Just like flat-screen televisions, cell phones and computers, global positioning system (GPS) technology is becoming something people can’t imagine living without. So if such a ubiquitous system were to come under attack, would we be ready?
It’s an uncomfortable question, but one that a group of Cornell researchers have considered with their research into “spoofing” GPS receivers.
GPS is a U.S. navigation system of more than 30 satellites circling Earth twice a day in specific orbits, transmitting signals to receivers on land, sea and in air to calculate their exact locations. “Spoofing,” a not-quite-technical term first coined in the radar community, is the transmission of fake GPS signals that receivers accept as authentic ones…
To demonstrate how a navigation device can be fooled, the researchers, led by Cornell professors Paul Kintner and Mark Psiaki, programmed a briefcase-size GPS receiver, used in ionospheric research, to send out fake signals.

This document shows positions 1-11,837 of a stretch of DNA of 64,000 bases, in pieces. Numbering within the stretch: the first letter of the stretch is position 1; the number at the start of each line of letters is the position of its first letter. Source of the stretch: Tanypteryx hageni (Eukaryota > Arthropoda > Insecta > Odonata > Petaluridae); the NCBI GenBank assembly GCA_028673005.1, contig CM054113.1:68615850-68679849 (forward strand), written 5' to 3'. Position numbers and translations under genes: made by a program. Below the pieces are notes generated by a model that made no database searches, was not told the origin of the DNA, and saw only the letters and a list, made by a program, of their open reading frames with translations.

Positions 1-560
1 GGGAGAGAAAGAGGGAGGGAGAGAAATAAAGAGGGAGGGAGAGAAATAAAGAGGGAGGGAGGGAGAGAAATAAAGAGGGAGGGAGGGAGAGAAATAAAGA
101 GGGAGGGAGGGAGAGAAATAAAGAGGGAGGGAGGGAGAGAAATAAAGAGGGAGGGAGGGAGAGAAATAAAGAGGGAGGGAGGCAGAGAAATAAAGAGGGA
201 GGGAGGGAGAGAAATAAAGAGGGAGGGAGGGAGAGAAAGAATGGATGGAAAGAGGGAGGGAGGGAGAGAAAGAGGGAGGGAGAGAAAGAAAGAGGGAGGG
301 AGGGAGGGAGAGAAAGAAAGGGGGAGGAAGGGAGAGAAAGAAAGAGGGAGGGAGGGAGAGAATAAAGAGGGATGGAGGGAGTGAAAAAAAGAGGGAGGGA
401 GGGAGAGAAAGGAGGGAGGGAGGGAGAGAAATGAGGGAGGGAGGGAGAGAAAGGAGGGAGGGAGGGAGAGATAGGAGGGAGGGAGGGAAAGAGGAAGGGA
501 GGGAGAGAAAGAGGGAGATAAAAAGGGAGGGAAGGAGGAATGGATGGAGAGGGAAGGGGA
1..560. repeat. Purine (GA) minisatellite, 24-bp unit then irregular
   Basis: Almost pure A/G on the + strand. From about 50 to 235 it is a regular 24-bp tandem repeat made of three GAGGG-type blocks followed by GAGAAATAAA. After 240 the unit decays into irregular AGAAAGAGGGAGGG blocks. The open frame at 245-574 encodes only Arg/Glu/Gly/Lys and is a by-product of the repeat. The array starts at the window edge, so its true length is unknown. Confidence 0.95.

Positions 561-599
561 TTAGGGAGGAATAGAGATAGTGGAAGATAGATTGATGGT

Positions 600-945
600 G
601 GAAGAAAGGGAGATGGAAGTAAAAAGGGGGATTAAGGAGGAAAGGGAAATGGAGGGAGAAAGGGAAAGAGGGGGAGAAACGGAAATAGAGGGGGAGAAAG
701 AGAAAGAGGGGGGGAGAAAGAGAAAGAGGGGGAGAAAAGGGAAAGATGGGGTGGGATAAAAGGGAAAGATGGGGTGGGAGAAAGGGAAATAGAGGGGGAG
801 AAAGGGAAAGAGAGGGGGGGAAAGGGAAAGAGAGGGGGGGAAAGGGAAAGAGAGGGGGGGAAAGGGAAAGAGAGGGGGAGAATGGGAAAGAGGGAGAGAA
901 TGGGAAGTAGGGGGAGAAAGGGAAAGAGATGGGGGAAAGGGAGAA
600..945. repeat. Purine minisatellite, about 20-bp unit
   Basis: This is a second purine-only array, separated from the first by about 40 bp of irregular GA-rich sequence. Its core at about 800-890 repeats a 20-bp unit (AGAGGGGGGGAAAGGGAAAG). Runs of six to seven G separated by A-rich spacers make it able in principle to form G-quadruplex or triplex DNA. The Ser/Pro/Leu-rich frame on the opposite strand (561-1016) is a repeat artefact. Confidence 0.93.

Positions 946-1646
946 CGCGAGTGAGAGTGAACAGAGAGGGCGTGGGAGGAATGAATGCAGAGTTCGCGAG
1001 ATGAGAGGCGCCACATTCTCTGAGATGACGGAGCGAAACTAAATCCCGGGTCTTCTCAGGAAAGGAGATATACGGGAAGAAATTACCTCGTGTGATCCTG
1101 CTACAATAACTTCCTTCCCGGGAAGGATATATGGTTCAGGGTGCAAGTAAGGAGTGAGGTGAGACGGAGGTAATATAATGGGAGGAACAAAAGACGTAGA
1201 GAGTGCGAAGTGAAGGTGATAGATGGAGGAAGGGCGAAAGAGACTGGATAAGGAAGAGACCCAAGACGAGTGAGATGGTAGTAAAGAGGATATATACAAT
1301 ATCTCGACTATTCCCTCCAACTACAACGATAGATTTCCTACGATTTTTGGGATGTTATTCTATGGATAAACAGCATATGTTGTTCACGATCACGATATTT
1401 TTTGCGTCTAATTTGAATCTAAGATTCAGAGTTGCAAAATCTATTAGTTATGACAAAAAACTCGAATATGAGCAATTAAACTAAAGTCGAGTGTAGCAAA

They…described how the “phony” receiver could be placed in the proximity of a navigation device, where it would track, modify, and retransmit the signals being transmitted from the GPS satellite constellation. Gradually, the “victim” navigation device would take the counterfeit navigation signals for the real thing.
By demonstrating the vulnerability of receivers to spoofing, the researchers believe they can help devise methods to guard against such attacks.
They took the time to address their concerns in a scientific manner, responsible enough to demonstrate techniques in a close-to-real-world environment. Noting, btw, that they can overcome the several countermeasures already suggested by the Pentagon.